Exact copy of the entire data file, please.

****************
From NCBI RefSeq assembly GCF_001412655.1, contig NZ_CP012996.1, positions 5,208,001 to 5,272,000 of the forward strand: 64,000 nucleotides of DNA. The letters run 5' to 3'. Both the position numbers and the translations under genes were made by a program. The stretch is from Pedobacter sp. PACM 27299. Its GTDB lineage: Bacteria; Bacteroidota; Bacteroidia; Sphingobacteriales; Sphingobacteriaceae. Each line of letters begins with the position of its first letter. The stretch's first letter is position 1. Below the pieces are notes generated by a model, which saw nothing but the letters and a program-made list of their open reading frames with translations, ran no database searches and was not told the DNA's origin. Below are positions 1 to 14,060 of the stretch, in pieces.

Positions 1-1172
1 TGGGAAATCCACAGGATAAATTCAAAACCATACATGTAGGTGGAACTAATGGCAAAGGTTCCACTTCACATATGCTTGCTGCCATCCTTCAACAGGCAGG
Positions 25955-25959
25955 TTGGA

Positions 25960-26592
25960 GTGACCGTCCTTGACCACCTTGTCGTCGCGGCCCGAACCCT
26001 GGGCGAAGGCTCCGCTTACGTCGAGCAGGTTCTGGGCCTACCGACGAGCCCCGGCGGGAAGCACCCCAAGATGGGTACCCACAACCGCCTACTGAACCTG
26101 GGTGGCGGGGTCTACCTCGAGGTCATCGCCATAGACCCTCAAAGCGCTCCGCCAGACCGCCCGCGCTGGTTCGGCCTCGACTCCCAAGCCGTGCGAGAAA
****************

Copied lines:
From NCBI RefSeq assembly GCF_001412655.1, contig NZ_CP012996.1, positions 5,208,001 to 5,272,000 of the forward strand: 64,000 nucleotides of DNA. The letters run 5' to 3'. Both the position numbers and the translations under genes were made by a program. The stretch is from Pedobacter sp. PACM 27299. Its GTDB lineage: Bacteria; Bacteroidota; Bacteroidia; Sphingobacteriales; Sphingobacteriaceae. Each line of letters begins with the position of its first letter. The stretch's first letter is position 1. Below the pieces are notes generated by a model, which saw nothing but the letters and a program-made list of their open reading frames with translations, ran no database searches and was not told the DNA's origin. Below are positions 1 to 14,060 of the stretch, in pieces.

Positions 1-1172
1 TGGGAAATCCACAGGATAAATTCAAAACCATACATGTAGGTGGAACTAATGGCAAAGGTTCCACTTCACATATGCTTGCTGCCATCCTTCAACAGGCAGG
Positions 25955-25959
25955 TTGGA

Positions 25960-26592
25960 GTGACCGTCCTTGACCACCTTGTCGTCGCGGCCCGAACCCT
26001 GGGCGAAGGCTCCGCTTACGTCGAGCAGGTTCTGGGCCTACCGACGAGCCCCGGCGGGAAGCACCCCAAGATGGGTACCCACAACCGCCTACTGAACCTG
26101 GGTGGCGGGGTCTACCTCGAGGTCATCGCCATAGACCCTCAAAGCGCTCCGCCAGACCGCCCGCGCTGGTTCGGCCTCGACTCCCAAGCCGTGCGAGAAA